Thursday, September 10, 2009

Aimless Reading: The D's, Part 26.1 (Charles Dickens)


Bleak House
Originally uploaded by Michael_Kelleher
Dickens, Charles
Bleak House

I bought this a few years ago at Talking Leaves...Books, just after grad school was over, when I was trying to discover how to read for pleasure once again. This probably wasn't the wisest choice in that pursuit. Apparently, I made it pretty far. My bookmark is still on page 505.

Unfortunately, there are over 1000 pages.

I recall being entertained at first, especially by all of the clever wordplay in the names of characters and so forth, but after a while, I just got bored. I began to dread picking the book up every night. Eventually, I chose not to pick it up and moved onto something else.

Alas, farewell Charles Dickens.

from Bleak House

In Chancery

London. Michaelmas
Term lately over, and the Lord Chancellor sitting in Lincoln's Inn Hall. Implacable November weather. As much mud in the streets, as if the waters had but newly retired from the face of the earth, and it would not be wonderful to meet a Megalosaurus,forty feet long or so, waddling like an elephantine lizard up Holborn-hill. Smoke lowering down from chimney-pots, making a soft black drizzle, with flakes of soot in it as big as full-grown snow-flakes-gone into mourning, one might imagine, for the death of the sun. Dogs, undistinguishable in mire. Horses, scarcely better; splashed to their very blinkers. Foot passengers, jostling one another's umbrellas, in a general infection of ill-temper, and losing their foot-hold at street corners, where tens of thousands of other foot passengers have been slipping and sliding since the day broke (if the day ever broke), adding new deposits to the crust upon crust of mud, sticking at those points tenaciously to the pavement, and accumulating at compound interest.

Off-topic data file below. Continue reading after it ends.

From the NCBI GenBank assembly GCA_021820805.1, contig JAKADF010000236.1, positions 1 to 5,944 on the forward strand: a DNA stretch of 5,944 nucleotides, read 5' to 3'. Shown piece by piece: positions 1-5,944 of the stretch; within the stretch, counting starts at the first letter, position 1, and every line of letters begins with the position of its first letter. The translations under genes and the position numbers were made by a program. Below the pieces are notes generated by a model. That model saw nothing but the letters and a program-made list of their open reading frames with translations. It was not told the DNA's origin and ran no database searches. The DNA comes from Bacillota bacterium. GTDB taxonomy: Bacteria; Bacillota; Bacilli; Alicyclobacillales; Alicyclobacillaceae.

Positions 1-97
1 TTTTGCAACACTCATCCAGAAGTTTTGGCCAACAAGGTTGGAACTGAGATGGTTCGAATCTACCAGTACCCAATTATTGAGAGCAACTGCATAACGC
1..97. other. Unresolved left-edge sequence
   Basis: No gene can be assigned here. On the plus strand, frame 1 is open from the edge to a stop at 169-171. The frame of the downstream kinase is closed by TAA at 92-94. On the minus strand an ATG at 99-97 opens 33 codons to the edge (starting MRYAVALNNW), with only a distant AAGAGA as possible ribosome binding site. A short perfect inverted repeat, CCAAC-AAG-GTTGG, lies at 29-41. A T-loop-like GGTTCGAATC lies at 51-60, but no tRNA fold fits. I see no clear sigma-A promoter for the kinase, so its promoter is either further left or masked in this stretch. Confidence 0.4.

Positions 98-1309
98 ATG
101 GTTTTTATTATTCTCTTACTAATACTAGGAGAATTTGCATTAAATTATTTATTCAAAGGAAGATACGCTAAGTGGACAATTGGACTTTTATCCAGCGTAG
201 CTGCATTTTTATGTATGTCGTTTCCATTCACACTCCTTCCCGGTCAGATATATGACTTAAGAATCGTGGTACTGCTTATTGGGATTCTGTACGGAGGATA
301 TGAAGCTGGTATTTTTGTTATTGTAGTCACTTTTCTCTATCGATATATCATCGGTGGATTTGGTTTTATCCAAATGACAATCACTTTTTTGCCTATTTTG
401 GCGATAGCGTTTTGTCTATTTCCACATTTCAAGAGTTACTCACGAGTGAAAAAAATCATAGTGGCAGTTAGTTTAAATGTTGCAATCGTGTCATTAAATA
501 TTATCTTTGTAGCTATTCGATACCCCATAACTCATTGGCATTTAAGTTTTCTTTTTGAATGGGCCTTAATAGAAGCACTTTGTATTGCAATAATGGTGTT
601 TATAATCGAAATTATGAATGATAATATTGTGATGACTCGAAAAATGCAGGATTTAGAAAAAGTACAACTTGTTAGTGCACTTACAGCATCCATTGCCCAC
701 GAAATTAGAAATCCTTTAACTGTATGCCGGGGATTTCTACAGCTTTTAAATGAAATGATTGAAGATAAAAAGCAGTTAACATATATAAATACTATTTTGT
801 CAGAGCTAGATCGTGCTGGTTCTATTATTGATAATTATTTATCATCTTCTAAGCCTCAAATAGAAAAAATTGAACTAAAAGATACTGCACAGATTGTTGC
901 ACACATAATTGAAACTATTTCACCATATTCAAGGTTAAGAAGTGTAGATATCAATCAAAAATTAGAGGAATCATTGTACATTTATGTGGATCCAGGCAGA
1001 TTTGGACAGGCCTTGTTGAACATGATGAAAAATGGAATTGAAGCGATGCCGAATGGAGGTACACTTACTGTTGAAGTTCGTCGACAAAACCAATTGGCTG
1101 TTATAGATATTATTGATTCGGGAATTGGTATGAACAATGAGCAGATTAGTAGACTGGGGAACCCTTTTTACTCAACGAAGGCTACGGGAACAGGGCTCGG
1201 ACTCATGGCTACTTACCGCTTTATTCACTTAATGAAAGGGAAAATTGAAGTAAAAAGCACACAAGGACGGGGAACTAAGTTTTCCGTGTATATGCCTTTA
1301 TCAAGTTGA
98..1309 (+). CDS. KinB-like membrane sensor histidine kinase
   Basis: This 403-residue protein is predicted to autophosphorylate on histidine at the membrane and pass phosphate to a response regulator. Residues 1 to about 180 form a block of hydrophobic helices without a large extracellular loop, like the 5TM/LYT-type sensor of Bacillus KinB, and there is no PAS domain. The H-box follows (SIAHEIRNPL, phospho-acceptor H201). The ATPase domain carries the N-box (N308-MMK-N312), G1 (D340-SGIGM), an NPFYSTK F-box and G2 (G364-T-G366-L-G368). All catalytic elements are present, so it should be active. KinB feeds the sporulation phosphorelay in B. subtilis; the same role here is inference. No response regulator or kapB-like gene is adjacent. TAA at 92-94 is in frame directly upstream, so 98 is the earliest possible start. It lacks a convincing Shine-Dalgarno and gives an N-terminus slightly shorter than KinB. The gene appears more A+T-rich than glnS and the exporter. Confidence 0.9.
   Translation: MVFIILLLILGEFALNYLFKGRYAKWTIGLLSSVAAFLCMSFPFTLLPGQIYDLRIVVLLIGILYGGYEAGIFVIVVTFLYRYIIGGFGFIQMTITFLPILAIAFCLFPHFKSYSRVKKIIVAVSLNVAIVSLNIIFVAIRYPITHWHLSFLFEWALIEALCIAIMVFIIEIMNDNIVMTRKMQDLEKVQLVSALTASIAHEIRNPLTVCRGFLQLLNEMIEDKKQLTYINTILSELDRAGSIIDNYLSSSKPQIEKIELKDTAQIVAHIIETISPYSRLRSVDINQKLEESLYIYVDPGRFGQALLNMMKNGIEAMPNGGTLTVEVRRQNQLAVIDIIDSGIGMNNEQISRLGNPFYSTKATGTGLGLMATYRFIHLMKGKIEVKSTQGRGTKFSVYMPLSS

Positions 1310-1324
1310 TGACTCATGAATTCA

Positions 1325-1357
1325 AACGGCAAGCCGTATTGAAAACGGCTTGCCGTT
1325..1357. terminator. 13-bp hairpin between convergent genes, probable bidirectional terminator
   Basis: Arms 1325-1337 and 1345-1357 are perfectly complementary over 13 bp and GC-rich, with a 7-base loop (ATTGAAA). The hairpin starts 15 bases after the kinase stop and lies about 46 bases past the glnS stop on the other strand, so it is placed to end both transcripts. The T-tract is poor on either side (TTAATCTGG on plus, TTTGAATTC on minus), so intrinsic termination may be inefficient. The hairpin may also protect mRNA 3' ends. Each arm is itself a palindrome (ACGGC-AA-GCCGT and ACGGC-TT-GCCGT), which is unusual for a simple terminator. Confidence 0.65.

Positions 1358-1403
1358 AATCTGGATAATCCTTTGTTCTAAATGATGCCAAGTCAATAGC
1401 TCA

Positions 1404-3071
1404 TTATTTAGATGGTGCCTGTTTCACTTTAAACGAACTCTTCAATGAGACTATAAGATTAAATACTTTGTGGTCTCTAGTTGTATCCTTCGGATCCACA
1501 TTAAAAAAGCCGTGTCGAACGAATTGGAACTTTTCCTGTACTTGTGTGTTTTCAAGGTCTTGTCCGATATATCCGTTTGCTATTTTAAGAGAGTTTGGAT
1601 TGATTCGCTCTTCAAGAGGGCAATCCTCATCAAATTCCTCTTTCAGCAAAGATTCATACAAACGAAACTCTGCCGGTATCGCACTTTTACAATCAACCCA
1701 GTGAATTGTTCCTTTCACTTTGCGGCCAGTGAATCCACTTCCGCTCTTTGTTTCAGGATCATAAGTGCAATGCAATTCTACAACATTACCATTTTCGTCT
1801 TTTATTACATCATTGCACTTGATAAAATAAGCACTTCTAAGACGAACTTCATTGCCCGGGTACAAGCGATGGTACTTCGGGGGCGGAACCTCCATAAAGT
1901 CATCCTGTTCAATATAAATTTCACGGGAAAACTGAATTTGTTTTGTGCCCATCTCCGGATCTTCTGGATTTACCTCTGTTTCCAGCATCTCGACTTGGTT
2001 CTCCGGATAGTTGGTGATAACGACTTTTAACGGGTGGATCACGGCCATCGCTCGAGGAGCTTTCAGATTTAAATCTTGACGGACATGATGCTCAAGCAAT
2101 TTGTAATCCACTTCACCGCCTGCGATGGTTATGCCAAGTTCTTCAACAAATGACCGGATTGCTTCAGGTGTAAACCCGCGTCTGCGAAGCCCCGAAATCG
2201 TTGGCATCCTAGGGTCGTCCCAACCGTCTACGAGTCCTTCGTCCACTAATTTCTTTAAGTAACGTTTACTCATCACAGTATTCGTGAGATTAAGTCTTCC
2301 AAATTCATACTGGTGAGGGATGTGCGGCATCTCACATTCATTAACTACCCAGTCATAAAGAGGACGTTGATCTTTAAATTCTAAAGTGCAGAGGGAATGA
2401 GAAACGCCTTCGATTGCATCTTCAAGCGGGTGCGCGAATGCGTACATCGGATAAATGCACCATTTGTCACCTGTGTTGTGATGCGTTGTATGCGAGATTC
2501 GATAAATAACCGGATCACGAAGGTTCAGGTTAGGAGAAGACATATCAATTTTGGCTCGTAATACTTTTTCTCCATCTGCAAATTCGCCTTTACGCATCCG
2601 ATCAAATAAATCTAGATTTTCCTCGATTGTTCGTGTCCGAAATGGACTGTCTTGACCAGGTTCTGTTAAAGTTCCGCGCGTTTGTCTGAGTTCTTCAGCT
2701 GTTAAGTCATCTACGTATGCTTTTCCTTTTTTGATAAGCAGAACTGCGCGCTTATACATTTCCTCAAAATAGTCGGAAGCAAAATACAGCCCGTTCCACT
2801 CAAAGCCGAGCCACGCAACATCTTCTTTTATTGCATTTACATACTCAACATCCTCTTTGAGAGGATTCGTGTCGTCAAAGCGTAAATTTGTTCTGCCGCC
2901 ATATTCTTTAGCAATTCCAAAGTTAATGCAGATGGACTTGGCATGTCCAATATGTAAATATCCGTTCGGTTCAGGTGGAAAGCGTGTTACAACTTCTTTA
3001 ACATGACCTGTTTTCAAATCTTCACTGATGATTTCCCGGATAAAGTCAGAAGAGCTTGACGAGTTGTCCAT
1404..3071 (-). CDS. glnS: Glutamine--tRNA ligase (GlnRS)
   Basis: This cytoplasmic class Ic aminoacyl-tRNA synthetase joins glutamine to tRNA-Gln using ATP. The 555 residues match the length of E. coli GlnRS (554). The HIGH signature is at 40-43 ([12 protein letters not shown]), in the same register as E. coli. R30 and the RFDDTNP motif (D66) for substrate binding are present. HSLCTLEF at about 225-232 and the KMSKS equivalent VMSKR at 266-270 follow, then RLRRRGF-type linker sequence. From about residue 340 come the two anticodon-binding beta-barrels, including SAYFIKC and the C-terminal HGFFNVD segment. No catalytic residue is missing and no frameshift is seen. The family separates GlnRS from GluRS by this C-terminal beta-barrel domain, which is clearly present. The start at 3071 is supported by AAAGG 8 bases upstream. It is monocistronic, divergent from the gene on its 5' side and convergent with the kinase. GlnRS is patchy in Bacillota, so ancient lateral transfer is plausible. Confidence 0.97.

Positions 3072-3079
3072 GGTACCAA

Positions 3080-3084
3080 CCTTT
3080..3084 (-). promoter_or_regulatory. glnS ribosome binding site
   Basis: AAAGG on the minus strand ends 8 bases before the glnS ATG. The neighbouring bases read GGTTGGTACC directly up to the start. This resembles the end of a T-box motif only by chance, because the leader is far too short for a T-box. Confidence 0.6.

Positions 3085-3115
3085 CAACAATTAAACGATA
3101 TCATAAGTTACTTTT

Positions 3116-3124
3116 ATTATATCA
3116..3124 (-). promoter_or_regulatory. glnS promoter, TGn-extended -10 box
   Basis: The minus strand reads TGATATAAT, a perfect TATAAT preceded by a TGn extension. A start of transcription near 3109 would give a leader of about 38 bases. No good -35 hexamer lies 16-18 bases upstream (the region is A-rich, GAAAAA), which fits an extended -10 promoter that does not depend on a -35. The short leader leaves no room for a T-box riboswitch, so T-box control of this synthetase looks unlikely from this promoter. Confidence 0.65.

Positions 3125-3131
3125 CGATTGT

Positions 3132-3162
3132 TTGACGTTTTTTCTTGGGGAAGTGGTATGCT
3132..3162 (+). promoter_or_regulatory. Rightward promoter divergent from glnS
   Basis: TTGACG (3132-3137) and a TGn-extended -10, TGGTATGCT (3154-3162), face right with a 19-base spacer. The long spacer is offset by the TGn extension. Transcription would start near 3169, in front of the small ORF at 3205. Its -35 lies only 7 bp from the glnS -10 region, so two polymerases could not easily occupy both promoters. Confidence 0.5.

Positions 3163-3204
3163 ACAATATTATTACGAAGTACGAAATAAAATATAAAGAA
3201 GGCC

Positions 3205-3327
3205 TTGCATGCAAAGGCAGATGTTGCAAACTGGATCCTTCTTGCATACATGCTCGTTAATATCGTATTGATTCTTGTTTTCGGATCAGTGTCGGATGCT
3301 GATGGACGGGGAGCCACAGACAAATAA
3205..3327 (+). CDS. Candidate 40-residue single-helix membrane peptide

Fog everywhere. Fog up the river, where it flows among green aits and meadows; fog down the river, where it rolls defiled among the tiers of shipping, and the waterside pollutions of a great (and dirty) city. Fog on the Essex marshes, fog on the Kentish heights. Fog creeping into the cabooses of collier-brigs; fog lying out on the yards, and hovering in the rigging of great ships; fog drooping on the gunwales of barges and small boats. Fog in the eyes and throats of ancient Greenwich pensioners, wheezing by the firesides of their wards; fog in the stem and bowl of the afternoon pipe of the wrathful skipper, down in his close cabin; fog cruelly pinching the toes and fingers of his shivering little 'prentice boy on deck. Chance people on the bridges peeping over the parapets into a nether sky of fog, with fog all round them, as if they were up in a balloon, and hanging in the misty clouds.

Gas looming through the fog in divers places in the streets, much as the sun may, from the spongey fields, be seen to loom by husbandman and ploughboy. Most of the shops lighted two hours before their time-as the gas seems to know, for it has a haggard and unwilling look.

The raw afternoon is rawest, and the dense fog is densest, and the muddy streets are muddiest, near that leaden-headed old obstruction, appropriate ornament for the threshold of a leaden-headed old corporation: Temple Bar. And hard by Temple Bar, in Lincoln's Inn Hall, at the very heart of the fog, sits the Lord High Chancellor in his High Court of Chancery.

Never can there come fog too thick, never can there come mud and mire too deep, to assort with the groping and floundering condition which this High Court of Chancery, most pestilent of hoary sinners, holds, this day, in the sight of heaven and earth.

1 comment:

tyrone said...

I guess it says something about me but Bleak House is my favorite Dickens...